In its first big push to offer financial services in the physical world, E-Trade Group Inc. has signed a deal that would make it the country's third-largest owner of automated teller machines.
The market-leading Internet brokerage firm said Monday that it would acquire Card Capture Services Inc., a closely held ATM deployer in Portland, Ore., which owns 8,500 machines in the United States, Canada, and Mexico. E-Trade plans to convert many of the terminals to "financial services kiosks" that would give customers access to all E-Trade products, which include brokerage accounts, mutual funds, and basic banking services. E-Trade bought Telebank, a prominent Internet-only bank, in January. E-Trade's deal follows a path blazed by American Express Co., which swooped in on the ATM market this year by buying more than 4,000 machines from Electronic Data Systems Corp. of Plano, Tex., bringing its total to 8,672. Miffed at being excluded from Visa's and MasterCard's ATM networks, Amex said it would build its own distribution system.
E-Trade of Menlo Park, Calif., and American Express of New York, now have more ATMs than all but one brick-and-mortar bank - Bank of America Corp., which operated about 14,000 machines at midyear 1999. E-Trade says it is not done buying ATMs: Card Capture's machines generate 3.1 million transactions a month, and the new owners are targeting 5 million transactions a month by yearend.
Card Capture has ATMs in Rite Aid Corp. drug stores, Safeway Inc. supermarkets, and other merchant locations. Those machines will be branded by E-Trade, and some may be upgraded to kiosks within 90 to 120 days, said Mitchell Caplan, chief banking officer of E-Trade.
Mr. Caplan said the kiosks will be used to cross-sell all E-Trade services, which could one day include credit cards, debit cards, insurance products, and consumer loans. E-Trade will retain Card Capture's management team.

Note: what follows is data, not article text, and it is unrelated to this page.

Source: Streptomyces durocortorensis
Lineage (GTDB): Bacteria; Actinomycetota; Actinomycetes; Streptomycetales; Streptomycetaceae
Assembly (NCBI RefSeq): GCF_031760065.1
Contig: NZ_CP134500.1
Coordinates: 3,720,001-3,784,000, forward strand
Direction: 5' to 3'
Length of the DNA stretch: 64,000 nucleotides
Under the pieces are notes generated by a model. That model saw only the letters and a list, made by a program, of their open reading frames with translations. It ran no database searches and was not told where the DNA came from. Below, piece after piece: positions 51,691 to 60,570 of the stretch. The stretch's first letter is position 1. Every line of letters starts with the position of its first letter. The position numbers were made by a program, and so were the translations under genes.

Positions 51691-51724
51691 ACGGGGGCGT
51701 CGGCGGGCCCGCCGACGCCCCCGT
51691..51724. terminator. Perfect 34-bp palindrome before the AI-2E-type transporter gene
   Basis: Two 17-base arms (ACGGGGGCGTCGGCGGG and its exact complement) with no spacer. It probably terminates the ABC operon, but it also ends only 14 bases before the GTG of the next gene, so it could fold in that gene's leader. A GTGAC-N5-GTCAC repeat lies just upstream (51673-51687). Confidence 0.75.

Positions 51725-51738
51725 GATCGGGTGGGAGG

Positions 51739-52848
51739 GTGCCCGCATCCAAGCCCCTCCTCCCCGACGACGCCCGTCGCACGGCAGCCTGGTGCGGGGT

"You want to be able to penetrate that mainstream banking customer who you know is interested in Internet banking, does not go into a branch ever, but uses an ATM," Mr. Caplan said. Since E-Trade is focusing on international expansion, Card Capture's presence in Canada and Mexico were appealing, he said.
Terms of the deal, expected to close in the spring or early summer, were not disclosed.
E-Trade and Telebank - which this month topped $3 billion in deposits - said the ATM deal overcomes one of the final barriers to the widespread adoption of Internet banking: a physical distribution channel.
Christos M. Cotsakos, chairman of the board and chief executive officer of E-Trade, said in a statement, "As we continue building a powerful on-line financial hub for today's consumers, offering our customers a network of conveniently located ATMs will enable E-Trade to capture a growing share of wallet and continue diversifying our revenue streams."
Industry experts said the deal affirms the new era of financial services convergence. "I think it's a smart move" by E-Trade, said Henry H. McVey, vice president in equity research at Morgan Stanley Dean Witter & Co. "The bottom line is that you need some type of physical branch, particularly for companies that are offering banking services, and this deal clearly gets that for E-Trade."
Observers said American Express and E-Trade are leveraging different strengths. Amex has the conventional brand name, E-Trade, the Internet recognition.
Joanne Fisher, a spokeswoman for American Express, called E-Trade's move good for her company, since it could help consumers get used to using ATMs as advanced banking channels. Last year American Express introduced an Internet banking service called Membership Banking. More recently, it announced a pact with 7-Eleven convenience stores to outfit 200 stores in Texas with ATMs that can cash checks, wire money, and do other advanced applications. Down the line, American Express executives foresee using Web technology at all their ATMs.